Improper use of blood components has led to significant morbidity and mortality. Therefore, the right decision for transfusion is the use of the right product, for the right patient in the right dose at the right time for the right indication.[5]

Blood components in clinical practice are whole blood, red blood cells, plasma components, platelets, lymphocytes, and granulocytes which are derived from whole blood/platelet-rich plasma. Plasma components which are commonly ordered are fresh frozen plasma and cryoprecipitate.




  Preparing for Transfusion Top


Preparing for an obstetric hemorrhage requires the drawing of a blood sample from the patient to obtain cross-matched blood. The first step in the process of preparing blood is determining the ABO type and the presence or absence of the Rh factor. Following typing, blood is screened for common antibodies. Screening involves mixing the recipient's blood with commercially available antigens. If red blood cell agglutination or hemolysis occurs, antibodies are present and must be characterized. The initial type and screen takes approximately 45 min and is best for patients at low risk for requiring blood transfusion.

The most recent American Society of Anesthesiologists Practice Guidelines for Obstetric anesthesia state that routine blood crossmatch is not necessary.[6]


  Red Cell Transfusion Top


Generally, red cell transfusions are given to increase the hemoglobin level in patients with anemia to replace losses after acute bleeding episodes. It is generally indicated if the value is less than 7 g/dL.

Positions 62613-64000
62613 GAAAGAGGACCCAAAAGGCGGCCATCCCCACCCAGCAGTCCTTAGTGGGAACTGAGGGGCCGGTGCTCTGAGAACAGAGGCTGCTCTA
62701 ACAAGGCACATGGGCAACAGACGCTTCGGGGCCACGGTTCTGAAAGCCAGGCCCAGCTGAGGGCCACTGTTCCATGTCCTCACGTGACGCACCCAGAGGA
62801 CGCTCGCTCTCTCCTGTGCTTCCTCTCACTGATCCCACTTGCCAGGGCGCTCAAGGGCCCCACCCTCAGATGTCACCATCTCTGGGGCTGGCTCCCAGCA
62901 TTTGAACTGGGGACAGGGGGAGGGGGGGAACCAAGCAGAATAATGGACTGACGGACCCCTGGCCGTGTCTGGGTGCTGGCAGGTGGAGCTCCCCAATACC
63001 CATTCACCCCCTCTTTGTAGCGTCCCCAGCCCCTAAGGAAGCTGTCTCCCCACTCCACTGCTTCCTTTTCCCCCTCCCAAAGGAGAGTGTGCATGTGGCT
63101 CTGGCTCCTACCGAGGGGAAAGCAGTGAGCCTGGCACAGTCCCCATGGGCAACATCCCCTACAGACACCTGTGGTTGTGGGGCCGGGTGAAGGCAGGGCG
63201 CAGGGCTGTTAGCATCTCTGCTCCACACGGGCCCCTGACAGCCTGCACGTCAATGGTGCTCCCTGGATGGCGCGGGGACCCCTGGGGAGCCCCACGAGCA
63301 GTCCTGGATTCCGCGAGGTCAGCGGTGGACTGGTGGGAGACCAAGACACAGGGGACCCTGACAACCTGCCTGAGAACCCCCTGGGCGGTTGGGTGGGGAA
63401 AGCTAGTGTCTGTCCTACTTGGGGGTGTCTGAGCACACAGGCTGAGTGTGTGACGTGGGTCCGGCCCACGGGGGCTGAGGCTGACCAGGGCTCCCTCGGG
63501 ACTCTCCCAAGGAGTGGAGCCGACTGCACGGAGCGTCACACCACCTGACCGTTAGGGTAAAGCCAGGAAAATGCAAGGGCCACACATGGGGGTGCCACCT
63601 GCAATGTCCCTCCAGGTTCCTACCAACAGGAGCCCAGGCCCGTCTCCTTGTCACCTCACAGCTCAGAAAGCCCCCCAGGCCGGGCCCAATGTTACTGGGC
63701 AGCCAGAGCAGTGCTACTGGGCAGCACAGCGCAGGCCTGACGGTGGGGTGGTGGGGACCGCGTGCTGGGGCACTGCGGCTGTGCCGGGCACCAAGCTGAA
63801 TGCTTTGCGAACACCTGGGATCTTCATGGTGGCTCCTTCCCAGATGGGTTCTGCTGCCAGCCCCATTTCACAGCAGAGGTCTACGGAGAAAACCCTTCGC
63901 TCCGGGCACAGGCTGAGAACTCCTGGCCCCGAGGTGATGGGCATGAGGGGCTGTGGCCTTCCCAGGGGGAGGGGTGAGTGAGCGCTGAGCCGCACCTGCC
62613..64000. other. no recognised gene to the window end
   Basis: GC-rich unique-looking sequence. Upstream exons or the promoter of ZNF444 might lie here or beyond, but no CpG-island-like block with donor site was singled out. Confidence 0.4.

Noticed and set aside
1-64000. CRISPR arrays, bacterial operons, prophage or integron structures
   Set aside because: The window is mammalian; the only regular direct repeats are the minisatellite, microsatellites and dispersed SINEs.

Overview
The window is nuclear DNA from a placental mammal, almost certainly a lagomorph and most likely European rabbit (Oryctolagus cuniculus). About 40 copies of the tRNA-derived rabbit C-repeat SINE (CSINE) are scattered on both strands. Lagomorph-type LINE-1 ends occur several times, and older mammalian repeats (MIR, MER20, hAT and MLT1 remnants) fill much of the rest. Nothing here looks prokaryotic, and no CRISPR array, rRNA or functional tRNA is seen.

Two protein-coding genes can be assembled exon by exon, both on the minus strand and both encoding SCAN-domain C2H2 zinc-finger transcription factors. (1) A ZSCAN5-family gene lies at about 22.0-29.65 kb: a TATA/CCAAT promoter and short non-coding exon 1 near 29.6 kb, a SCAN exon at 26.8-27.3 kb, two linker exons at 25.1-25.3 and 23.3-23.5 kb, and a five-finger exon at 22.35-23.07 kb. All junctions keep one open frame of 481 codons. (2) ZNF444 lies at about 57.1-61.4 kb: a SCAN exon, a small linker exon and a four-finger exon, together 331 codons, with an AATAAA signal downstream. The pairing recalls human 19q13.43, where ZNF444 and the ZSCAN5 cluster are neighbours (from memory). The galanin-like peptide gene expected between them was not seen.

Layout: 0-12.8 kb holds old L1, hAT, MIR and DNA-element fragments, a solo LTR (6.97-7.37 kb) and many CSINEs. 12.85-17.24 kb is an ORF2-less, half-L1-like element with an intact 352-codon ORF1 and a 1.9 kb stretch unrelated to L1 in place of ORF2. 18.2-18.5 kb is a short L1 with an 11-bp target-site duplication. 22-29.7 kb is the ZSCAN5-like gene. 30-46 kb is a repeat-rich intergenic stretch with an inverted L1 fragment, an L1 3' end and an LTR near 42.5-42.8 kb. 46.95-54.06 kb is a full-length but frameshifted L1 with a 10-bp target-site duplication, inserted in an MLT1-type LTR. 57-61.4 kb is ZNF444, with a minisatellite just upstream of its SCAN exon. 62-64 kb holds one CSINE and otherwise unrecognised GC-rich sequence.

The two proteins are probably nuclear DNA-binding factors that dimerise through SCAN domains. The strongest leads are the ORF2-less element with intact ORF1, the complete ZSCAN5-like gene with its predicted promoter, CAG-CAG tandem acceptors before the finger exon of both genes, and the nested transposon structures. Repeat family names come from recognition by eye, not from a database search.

Whole blood should be considered as the choice only when treating an adult who has bled acutely and massively where volume replacement is necessary. It is collected in 350–450 mL and is separated into three components packed cells, FFP, and platelets. It has a shelf life of 40 days. It replaces many coagulation factors, which are important in obstetrics, especially fibrinogen, and its plasma treats hypovolemia.[7]

Banked blood should not be used unless there is a clear line of demarcation between sedimented cells and supernatant plasma, which should be straw-colored and free from visible signs of hemolytic. Hemolytic may be indicated by a reddish-purple discoloration in the supernatant plasma spreading upwards. The blood should have been stored at 4°C and should not be time expired. At no time should the blood have been allowed to freeze, as frozen and thawed blood may be lethal and blood which has been out of refrigerator for more than 30 min should not be used.[8]

Packed red cells should be transfused in patients with chronic anemia as volume replacement is not required. Packed cells will improve the patient's oxygen-carrying capacity. Packed red, made by discarding plasma and adding cells of one or more other bottles should only be prepared from blood less than a fortnight old and should be used within 12 h of preparation.

One unit of packed erythrocytes is derived from one unit of whole blood to have a hematocrit of 55 to 80 volume percent, depending on the length of gentle centrifugation. The volume of one unit of RBCs with citrate phosphate dextrose adenine (CPD-A1) anticoagulant is between 225 mL to 350 mL. Stored at 2–6°C for 35 days.[6] One unit contains the same volume of erythrocytes as one unit of whole blood. It will increase the hematocrit by 3 to 4 volume percent depending on patient size. Packed red blood cell and crystalloid infusion are the mainstays of transfusion therapy for most cases of obstetrical hemorrhage.[7]